Micronutrient Deficiency, Boron and the WHO

May 30, 2021 | MICRONUTRIENTS

What is micronutrient deficiency and how can boron help? In simple words, it is when your body is not getting the necessary nutrients it needs to function properly and for good health. It is a matter of concern all around the globe, but especially in countries with limited resources such as Nigeria. Yet, after scientific research, many ways came out to tackle this problem, and WHO also actively giving guidelines for the same.

Micronutrient deficiency may lead to some of the risks associated with anaemia, stunted growth, impaired cognitive development, and immune system impairment, because:-

  • Micronutrients help keep our metabolism functioning along with this, they also help our body fight off diseases.
  • Micronutrients also help with cognitive development
  • Absorption of other nutrients is also a role of micronutrients, so it’s crucial for everyone to get the right amount of micronutrients in their diet.

The WHO Guidelines

Since World Health Organization for the improvement of global health and quality of life. WHO has its own ways to study the needs around the globe for improving the health conditions of the global population and hence the WHO report. WHO report refers to the  WHO guidelines towards how the world is at increased risk of disease outbreaks, epidemics, industrial accidents, natural disasters, and other health emergencies which can rapidly escalate into a regional or global crisis.

A WHO report from 2015 found that, globally, an estimated 161 million pre-school children are at risk of micronutrient deficiency.

POINT-OF-USE MICRONUTRIENT POWDERS

What are Point-Of-Use (POU) Micronutrients?

Point-of-use micronutrient powders, also called POUMPs, refer to a range of products that come in powder form and which can be used to fortify foods at the point of consumption.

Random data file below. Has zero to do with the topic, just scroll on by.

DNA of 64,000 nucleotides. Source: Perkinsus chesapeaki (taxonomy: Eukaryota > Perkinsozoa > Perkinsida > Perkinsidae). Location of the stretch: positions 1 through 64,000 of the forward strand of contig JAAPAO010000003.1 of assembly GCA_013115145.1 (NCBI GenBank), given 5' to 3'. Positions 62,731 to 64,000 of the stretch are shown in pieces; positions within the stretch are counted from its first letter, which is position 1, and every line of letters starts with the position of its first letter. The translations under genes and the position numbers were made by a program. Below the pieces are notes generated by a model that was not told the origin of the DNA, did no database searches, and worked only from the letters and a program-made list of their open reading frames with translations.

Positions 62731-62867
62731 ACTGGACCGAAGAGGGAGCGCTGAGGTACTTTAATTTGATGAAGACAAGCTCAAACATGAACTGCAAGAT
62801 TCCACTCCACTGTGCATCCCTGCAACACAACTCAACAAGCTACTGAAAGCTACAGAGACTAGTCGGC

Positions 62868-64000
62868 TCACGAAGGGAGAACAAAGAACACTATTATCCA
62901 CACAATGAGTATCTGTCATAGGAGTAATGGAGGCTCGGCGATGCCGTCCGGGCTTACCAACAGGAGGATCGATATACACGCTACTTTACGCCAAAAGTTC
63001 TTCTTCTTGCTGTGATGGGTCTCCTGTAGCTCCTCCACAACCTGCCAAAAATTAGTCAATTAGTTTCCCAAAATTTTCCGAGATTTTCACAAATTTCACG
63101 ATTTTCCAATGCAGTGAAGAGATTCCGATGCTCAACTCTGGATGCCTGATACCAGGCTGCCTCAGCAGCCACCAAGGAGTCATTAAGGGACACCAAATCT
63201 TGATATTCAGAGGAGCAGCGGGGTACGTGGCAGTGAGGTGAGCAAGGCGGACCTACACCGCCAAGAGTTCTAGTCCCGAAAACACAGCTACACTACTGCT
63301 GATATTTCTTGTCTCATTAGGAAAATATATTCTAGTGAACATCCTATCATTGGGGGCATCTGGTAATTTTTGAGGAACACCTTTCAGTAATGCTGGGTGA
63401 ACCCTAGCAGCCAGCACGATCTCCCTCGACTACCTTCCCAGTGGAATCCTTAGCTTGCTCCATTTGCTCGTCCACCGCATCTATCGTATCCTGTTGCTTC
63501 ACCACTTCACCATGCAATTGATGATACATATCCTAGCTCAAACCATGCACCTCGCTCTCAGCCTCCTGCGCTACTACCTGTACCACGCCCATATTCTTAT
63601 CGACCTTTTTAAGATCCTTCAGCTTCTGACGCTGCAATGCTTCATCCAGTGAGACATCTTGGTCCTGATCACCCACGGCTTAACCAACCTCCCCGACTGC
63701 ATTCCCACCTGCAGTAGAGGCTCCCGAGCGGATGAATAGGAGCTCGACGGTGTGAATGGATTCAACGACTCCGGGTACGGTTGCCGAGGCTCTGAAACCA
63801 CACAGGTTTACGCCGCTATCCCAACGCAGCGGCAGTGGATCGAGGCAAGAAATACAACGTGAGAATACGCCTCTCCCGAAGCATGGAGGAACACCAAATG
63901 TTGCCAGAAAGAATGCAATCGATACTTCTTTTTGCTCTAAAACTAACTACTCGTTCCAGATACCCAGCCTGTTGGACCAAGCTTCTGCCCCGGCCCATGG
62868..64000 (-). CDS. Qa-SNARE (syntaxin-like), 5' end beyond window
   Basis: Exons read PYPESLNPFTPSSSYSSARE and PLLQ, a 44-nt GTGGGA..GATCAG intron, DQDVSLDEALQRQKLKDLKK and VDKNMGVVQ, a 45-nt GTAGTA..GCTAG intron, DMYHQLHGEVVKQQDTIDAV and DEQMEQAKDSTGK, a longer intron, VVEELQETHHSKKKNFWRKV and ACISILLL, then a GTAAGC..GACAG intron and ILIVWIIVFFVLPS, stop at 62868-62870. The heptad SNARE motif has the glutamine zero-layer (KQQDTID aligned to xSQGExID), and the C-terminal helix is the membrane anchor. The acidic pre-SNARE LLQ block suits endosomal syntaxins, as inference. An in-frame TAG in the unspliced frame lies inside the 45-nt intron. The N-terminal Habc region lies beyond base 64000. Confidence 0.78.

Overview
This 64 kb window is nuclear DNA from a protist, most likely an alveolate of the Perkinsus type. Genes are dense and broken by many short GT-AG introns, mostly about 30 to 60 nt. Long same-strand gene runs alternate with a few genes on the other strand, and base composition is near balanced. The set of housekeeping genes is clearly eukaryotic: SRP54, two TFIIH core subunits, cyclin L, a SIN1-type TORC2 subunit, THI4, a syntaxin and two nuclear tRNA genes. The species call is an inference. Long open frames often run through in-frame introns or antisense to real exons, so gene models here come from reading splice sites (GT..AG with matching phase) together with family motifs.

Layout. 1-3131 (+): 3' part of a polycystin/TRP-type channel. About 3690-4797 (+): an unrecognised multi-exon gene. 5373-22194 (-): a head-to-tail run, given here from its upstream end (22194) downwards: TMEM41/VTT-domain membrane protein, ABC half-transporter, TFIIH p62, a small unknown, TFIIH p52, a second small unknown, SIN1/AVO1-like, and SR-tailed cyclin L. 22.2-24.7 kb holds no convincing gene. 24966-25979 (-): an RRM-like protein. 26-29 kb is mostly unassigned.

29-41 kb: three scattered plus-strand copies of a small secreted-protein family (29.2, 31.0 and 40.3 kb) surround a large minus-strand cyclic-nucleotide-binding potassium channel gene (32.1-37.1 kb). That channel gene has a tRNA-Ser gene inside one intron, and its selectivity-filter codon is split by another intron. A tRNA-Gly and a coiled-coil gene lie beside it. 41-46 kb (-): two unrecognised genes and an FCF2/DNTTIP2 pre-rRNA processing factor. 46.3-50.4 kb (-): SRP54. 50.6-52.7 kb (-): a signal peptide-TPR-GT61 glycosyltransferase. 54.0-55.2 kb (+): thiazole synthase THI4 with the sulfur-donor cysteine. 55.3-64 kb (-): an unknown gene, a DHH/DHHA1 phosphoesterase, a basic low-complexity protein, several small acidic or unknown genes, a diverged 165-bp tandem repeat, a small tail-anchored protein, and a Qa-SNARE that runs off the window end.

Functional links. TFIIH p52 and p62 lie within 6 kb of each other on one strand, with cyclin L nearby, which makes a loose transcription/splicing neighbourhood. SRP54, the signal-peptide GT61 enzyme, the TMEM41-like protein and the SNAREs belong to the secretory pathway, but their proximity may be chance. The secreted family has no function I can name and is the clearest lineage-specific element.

The WHO guidelines suggest that the use of multiple micronutrient powders for point-of-use fortification of foods consumed by infants and young children aged from six months to two years as well as those between the ages of two and twelve can be an alternative.

Point-of-Use Micronutrient Powders for the Benefit of Young Children, WHO guidelines recommend the use of multiple micronutrient powders (MMPs) as a means to mitigate some of the constraints associated with supplementation and mass fortification, such as:- 

  • An inability to reach desired coverage rates 
  • Poor compliance by caregivers or children 
  • Difficulties in ensuring quality control during production 
  • Storage of fortified foods.

In a recent WHO report, the use of multiple micronutrient powders for point-of-use fortification of foods consumed by infants and young children aged 6–23 months and children aged 2–12 years has been suggested as an alternative to mitigate or overcome the constraints associated with supplementation and mass fortification as mentioned above. The WHO guidelines state that “multiple micronutrient powders (MMPs) have been shown to be safe when used in amounts up to 100 times higher than those specified in international standards.

There are many other benefits associated with this suggested strategy which include:-

  • This is due to the fact that micronutrient powders are more easily transportable, store-able, and administrable than supplements or fortified foods. 
  • Furthermore, they have a shelf life of up to 24 months which means less need for storage space as well as, an advantage of no need to constantly reload.
  • Additionally, they have the ability to increase micronutrient intake with a higher target coverage than supplements and fortified foods can provide which are typically targeted at one age group or gender. This is because of the wide variety that these powders come in such as iron, zinc, calcium, vitamin A, etc.

BORON DEFICIENCY 

Since boron is also an essential micronutrient which we need in our diet, here is a little guideline towards its consumption. If you eat one cup of rice per week and only get 1 milligram of boron from this single serving, you can still meet your needs by consuming 10 cups of rice per week but supplementing with 10 milligrams of boron per day. So this is one possible solution for countries struggling with boron deficiency. Boron deficiency might affect brain function by reducing mental alertness and impairing executive brain function, though it is not yet researched in-depth about the impact of boron deficiency on the human body.

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